The company said it is finalizing the floor plan for the Buffalo factory as it prepares to start making the solar roof tiles on a test basis this month at its much smaller pilot facility in Fremont, Calif. Company officials said Tesla is ordering the final pieces of equipment for the South Park Avenue factory and "actively recruiting" local employees in Buffalo.

Initial production at the Buffalo plant this summer will involve conventional, high-efficiency solar panels produced by Panasonic. Production of the solar roofing tiles is expected to shift to Buffalo shortly after the completion of successful pilot production at Tesla's California plant, Tesla officials said, without being more specific.

A year from now, Zemsky said he expects the plant to have more than 250 workers in place – half way to its goal of having 500 factory workers – and be ramping up production and hiring rapidly.

"It has all of the ingredients for great success," Zemsky said. "When that cake comes out of the oven – whether it's in the second quarter or the fourth quarter or mid-2018, I don't know – all of the ingredients are there for tremendous success. That's what I believe."

Musk known for delays

Musk, Tesla's CEO, wants to turn the company into a renewable energy powerhouse that combines its electric vehicles with solar energy and batteries to both power its vehicles and store electricity from its solar panels.  The Buffalo plant is a key part of that vision, with an ambitious plan to pump out 10,000  panels daily from what will be the largest solar manufacturing plant in the Western Hemisphere.

But analysts note that Musk has a long history of tackling ambitious projects with even more ambitious timelines that often are delayed repeatedly. Tesla's Roadster electric vehicle, for example, launched nine months later than expected, while its Model S was delayed more than six months and its Model X was more than 18 months behind schedule.

Tesla has "a soft track record" in meeting its vehicle delivery targets, said Barclay's analyst Brian Johnson in a note to investors earlier this year.

"If you look back on this project five years from now, eight years from now, I think we'll say something like, I don't know why we were wringing our hands over which quarter of the year it was," Zemsky said.

Plans have changed

A lot has changed since Cuomo first announced a deal to build a solar panel factory for fledgling manufacturer Silevo in 2013.

Since then, Silevo was acquired in 2014 by SolarCity, which quickly said it would increase the scope of the South Park Avenue factory five-fold, with plans to expand the Buffalo plant's capacity so that it could produce enough panels to generate 1,000 megawatts of electricity a year.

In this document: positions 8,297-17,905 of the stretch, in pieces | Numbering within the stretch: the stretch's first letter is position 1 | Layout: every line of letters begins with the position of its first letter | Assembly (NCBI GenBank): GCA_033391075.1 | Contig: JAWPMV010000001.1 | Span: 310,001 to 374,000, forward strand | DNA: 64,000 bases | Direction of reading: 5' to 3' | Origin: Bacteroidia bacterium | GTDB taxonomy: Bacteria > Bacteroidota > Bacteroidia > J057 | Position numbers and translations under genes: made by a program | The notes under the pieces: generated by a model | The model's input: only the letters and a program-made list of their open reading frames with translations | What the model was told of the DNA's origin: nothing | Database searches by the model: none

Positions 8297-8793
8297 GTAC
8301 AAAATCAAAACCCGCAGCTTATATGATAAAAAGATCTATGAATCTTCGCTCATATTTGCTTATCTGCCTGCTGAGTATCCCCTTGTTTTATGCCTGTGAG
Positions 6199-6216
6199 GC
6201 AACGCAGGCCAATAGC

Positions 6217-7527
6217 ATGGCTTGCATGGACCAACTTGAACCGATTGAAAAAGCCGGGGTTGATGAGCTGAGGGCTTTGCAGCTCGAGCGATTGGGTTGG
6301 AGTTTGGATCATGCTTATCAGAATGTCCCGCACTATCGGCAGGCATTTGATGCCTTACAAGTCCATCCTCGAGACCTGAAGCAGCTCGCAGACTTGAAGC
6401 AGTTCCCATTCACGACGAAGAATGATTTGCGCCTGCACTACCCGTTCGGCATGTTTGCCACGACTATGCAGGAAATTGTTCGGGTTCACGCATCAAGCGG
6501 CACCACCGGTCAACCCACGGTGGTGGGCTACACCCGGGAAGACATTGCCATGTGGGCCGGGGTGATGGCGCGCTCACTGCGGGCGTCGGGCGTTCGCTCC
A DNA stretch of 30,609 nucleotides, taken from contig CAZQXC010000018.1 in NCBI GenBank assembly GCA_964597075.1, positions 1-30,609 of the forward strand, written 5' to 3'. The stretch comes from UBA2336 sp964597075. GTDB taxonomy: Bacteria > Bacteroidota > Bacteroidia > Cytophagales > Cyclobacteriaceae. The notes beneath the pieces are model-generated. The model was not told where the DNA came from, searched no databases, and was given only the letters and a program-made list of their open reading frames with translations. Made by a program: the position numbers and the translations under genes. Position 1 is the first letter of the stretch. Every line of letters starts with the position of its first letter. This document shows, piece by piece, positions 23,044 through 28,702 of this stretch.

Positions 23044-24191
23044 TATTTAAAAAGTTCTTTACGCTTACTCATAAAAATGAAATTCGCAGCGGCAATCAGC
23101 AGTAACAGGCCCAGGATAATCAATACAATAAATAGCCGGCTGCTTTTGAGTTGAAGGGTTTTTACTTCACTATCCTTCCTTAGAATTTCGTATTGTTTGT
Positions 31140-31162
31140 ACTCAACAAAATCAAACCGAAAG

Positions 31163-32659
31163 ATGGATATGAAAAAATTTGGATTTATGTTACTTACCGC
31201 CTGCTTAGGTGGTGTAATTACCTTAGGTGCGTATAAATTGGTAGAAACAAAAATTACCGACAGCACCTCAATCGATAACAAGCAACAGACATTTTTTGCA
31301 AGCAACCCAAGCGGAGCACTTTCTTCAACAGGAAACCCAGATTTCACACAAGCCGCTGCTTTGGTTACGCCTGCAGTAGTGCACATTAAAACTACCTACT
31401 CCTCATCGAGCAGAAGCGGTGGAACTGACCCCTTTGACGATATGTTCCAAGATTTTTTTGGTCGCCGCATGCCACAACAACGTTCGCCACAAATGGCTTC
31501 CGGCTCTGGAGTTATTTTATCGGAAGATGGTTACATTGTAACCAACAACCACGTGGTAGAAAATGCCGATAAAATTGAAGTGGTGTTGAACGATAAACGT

Then SolarCity, which had built a dominant market share as the nation's largest installer of residential rooftop solar, saw its market slow. While company officials initially expected to install about 1,200 megawatts of generating capacity in 2016 – which would have been enough to easily absorb the expected production of the Buffalo factory – it instead installed less than 900 megawatts.

The company, which relied heavily on money it raised from investors to support leases that allowed homeowners to install solar panels with no money down, then saw its borrowing costs rise and concerns increase that its ever-growing appetite for new capital was becoming more than the market would bear. SolarCity's losses also swelled, totaling more than $1.5 billion in 2015 and 2016 combined.

As SolarCity's financial health weakened, Musk stepped in, with Tesla buying SolarCity in November.

Tesla makes its mark

Under Tesla's ownership, SolarCity's business has undergone further changes. The company has scaled back marketing, shifted its sales strategy and cut more than 3,000, or 20 percent, of its jobs.

And it moved to stand out from its competitors by developing a line of solar roofing tiles.

Tesla started taking orders for the solar roof last month, requiring a $1,000 deposit from customers. Without providing specifics, Tesla officials said demand for the solar roof has been strong, giving the company a "very large" backlog of orders for the tiles, which will account for a big part of the Buffalo plant's production

Tesla also brought in Panasonic – an experienced solar manufacturer with its own high efficiency solar panel technology – as a partner at the Buffalo factory to make the solar cells that will go into the panels and roofing tiles the factory will produce. Tesla now says the panels produced at the Buffalo plant will be a hybrid product that combines elements of the high-efficiency technology from both Silevo and Panasonic.

As part of that deal, Panasonic is investing $256 million in the Buffalo factory, further easing Tesla's financing demands as it gears up for production to begin.